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Here are the most popular books borrowed from North Shore libraries this year

Fiction, non-fiction, kids books and even DVD’s, locals were truly making the most of the North Shore libraries in 2023
The North Shore libraries have announced their annual year-in-review of the most borrowed titles. | West Vancouver Memorial Library

As the year comes to a close, it marks the opportunity to reflect on all the best moments that came out of 2023. For us, we’ve rounded up the finest photos shot by our resident snappers, the most memorable news stories and the best animal stories from 2023.

For the three North Shore libraries, naturally, they have compiled a list of the most pored over books.

The North Shore certainly has been feasting on library offerings. Collectively, the City of North Vancouver, District of North Vancouver and West Vancouver Memorial libraries have circulated more than three million physical and digital items this year alone, with the most-read titles heavily influenced by pop culture, staff recommendations, local events and, in a particularly modern turn of events, BookTok (a sub community on the TikTok app).

A large number of books from the list went viral on the app this year, like It Ends With Us by Colleen Hoover, a romance novel based on the relationship between Hoover’s own parents, and A World of Curiosities by Louise Penny, the eighteenth book to come from Penny’s New York Times bestselling series.

Readers were also heavily influenced by what was showing on the box this year, with Lessons in Chemistry by Bonnie Garmus, a 2022 book that was adapted into a widely popular TV series this year, being the most-read fiction offering. Covenant of Water by Abraham Verghese, a novel shortlisted for the Booker Prize this year, was another fiction title gunning for the top spot.

North Shore readers have also been equally as invested in non-fiction, and local non-fiction at that. The Fire Still Burns, a first-hand account of residential schools to come from Sḵwx̱wú7mesh (Squamish) Elder Sam George, was one of the most borrowed books this year. Following closely behind was Gabor Maté’s The Myth of Normal, the latest book on trauma to come from the East Vancouver doctor, Prince Harry’s hotly anticipated memoir Spare and Jennette McCurdy’s confessional I’m Glad My Mom Died.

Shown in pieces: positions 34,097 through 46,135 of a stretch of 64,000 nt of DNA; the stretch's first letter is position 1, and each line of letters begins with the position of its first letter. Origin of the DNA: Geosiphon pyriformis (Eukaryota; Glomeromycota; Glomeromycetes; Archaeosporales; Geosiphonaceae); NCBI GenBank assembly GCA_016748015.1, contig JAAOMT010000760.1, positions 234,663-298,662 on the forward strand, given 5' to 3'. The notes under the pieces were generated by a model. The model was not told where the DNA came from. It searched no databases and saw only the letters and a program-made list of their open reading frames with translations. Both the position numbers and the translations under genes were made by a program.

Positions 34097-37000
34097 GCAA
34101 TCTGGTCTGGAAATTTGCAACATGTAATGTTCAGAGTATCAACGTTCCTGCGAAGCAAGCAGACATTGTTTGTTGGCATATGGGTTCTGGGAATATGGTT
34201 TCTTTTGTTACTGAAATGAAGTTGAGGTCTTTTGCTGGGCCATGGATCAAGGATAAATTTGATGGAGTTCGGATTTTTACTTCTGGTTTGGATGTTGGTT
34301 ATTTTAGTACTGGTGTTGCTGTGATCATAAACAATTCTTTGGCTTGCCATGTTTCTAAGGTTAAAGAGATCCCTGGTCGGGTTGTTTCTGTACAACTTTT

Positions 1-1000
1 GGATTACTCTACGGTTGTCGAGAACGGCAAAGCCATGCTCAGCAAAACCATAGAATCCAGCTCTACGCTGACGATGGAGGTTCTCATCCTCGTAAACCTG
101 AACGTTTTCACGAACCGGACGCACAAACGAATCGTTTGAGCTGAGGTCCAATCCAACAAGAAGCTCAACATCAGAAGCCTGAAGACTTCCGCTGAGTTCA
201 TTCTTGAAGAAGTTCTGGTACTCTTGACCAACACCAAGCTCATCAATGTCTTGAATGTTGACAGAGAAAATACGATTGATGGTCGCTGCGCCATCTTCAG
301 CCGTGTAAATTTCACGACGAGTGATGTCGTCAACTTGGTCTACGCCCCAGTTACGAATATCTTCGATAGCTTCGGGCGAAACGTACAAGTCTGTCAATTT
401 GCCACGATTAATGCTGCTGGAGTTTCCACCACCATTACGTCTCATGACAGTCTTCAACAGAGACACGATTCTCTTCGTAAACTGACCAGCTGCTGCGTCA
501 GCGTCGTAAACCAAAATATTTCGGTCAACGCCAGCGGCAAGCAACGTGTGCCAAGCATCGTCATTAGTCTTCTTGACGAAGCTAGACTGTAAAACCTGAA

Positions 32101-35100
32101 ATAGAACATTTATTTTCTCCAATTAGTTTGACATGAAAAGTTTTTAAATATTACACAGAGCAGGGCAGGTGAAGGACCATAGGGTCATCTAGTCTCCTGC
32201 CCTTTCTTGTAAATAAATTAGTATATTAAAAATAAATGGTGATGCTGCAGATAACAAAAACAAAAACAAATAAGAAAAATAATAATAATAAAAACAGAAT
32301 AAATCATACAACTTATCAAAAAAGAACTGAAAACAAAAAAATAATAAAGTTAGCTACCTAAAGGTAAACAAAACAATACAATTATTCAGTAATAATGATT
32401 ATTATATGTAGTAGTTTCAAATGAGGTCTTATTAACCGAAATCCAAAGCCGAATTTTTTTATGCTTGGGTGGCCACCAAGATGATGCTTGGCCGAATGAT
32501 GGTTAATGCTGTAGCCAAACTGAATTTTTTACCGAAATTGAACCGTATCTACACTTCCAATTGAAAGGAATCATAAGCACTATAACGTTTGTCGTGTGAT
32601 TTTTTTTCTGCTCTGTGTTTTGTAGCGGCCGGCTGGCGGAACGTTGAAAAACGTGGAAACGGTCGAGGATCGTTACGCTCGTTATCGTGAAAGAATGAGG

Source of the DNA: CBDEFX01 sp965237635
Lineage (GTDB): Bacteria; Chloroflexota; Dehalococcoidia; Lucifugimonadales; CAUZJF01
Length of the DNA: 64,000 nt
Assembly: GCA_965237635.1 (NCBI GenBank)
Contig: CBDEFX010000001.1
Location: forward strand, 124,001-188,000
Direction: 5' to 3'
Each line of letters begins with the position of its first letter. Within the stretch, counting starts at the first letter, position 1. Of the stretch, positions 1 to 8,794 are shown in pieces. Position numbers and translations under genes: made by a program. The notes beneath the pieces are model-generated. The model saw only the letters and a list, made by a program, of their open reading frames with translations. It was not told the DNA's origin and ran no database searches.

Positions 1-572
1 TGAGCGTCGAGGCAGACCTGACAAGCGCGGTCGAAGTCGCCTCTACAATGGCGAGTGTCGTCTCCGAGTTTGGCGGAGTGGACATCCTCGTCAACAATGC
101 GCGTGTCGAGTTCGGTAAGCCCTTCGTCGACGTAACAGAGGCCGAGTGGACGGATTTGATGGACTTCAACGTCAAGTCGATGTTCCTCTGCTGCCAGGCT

As far as the kids were concerned, the Harry Potter and Diary of a Wimpy Kid series still remain fast favourites. The Hunger Games books have risen in popularity with teens, likely a result of the release of The Ballad of Songbirds and Snakes, the latest in the franchise.

Contrary to popular opinion, locals are using the services of libraries now more than ever, said Deb Hutchison Koep, chief librarian at the city’s library.

“We’re so pleased to see that North Shore library users are borrowing and using our services more than ever,” she said. “Ebook and e-audiobook circulation has been increasing at all libraries, indicating users appreciate the convenience and accessibility of downloading on their devices.”

At the same time, demand for print materials remains strong, she added.

“Popular reads in all of our systems show that people continue to turn to the library to be entertained, engaged and informed. People really are reading more,” she said.

Truly making use of the North Shore libraries vast offerings, locals have also been renting out DVD’s to enjoy in the comfort of their own home. Top of the list this year? Top Gun, although whether there was an uptake seen during the festive season remains to be known. The 2022 Tom Hanks’ hit A Man Called Otto and The Fablemans, Spielberg’s semi-autobiographical story, were also regularly checked out.

Mina Kerr-Lazenby is the North Shore News’ Indigenous and civic affairs reporter. This reporting beat is made possible by the Local Journalism Initiative.

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